of novelty, that necessary charm to ordinary minds, become antiquated and obsolete, they deserve praise rather than censure, who from time to time, rescue authors intrinsically excellent, from the oblivion to which they have undeservedly been consigned; and clothing their sentiments in more modern garb, present them to the world in a form which may succeed in attracting and fixing attention. And thus it is in great measure with men of deep and extensive reading: being so long conversant with the best writers of antiquity, they lay up a rich store of valuable material, which in its passage through their minds, being completely new modelled, comes forth at length with such appearance of novelty, that few can discover it not to be entirely original.

In questions, however, of deep and general importance, we are to attend not so much to the novelty as to the truth of the arguments by which they are supported. Indeed in any disputed point of this description, unless a man is really possessed of more than ordinary power, he will be much more safe in depending on what has been proved to be good, than in hazarding at all risks something new. The sole object, therefore, of the following pages being practical utility, little more will be done than to bring forward passages from authors of high and acknowledged merit, bearing on the

question. Materials scattered through the works of various writers will be brought under one view; and will be found to give unanimous support, and the clearest illustration to a subject which all must acknowledge to be most interesting, and few will deny to be most important.

As long as there shall exist ingenious men, demanding for every question mathematical demonstration, and carrying to excess their love of subtle reasoning, so long will every truth (even the most awful truths of religion) meet with opposition. We must not wonder then that the generally received notion of the uninterrupted self-consciousness of the soul, has by some been doubted, and by others denied. Many must deny it, if they have any regard to their own consistency, or any hope that their present conduct should escape punishment. To the infidel and to the hardened reprobate, the prospect of a conscious existence after death can afford no comfort! Such, therefore, naturally enough take refuge, a gloomy and cheerless refuge, in the absurdities of downright materialism; encountering, from their horror of futurity, (though even to themselves they would scarcely confess such a motive) difficulties more perplexing and impracticable than any which a rational belief could present. But it is much to be lamented that there should be some few persons, who, whilst on other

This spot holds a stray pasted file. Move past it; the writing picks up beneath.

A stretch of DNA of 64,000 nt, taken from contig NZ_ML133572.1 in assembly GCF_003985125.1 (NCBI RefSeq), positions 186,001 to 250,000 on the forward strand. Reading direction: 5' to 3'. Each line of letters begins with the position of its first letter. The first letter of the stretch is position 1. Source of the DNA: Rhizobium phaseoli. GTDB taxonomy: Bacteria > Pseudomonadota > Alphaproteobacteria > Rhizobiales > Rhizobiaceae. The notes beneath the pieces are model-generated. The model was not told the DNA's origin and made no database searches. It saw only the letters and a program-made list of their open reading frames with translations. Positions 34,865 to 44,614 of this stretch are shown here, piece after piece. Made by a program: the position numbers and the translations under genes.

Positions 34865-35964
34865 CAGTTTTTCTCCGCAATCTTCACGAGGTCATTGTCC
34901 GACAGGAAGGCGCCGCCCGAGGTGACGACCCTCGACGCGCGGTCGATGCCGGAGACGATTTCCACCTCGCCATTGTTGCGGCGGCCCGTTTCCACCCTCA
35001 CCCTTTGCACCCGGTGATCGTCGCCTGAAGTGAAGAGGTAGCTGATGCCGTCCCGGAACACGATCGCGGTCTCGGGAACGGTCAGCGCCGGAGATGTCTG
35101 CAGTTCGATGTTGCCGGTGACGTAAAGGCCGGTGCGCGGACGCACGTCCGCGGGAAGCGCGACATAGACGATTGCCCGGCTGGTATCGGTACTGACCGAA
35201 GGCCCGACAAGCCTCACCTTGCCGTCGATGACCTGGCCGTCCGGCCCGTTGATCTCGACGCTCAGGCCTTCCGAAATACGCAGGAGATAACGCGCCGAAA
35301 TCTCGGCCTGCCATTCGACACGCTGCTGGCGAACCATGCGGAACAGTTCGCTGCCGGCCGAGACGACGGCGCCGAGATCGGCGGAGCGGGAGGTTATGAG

points they most ably defend opinions commendable and just, yet favour, to a greater extent than they seem to be aware, the worst tenets of scepticism; by countenancing the strange conceit that though body and soul shall both be alive again at the general resurrection, yet that during the interval between death and that event, the soul shall be torpid and unconscious of her own existence! That this notion is equally unfounded and mischievous, the authors about to be adduced will abundantly prove. And certainly their authority in all such questions stands so very high, that we cannot be expected to pay greater deference to the opinions or insinuations of any living author, however distinguished for learning and intellectual acumen. It will easily be seen to what living author allusion is here made. It is, however, due to the high character of this author to observe, that his object in writing is excellent; being to establish the absolute necessity of the promulgation of that Gospel, through which alone life and immortality were brought to light. In this general position, all sincere Christians will most unreservedly agree; and it may be allowed that there may be Pecu liarities in the Christian religion which may require elucidation.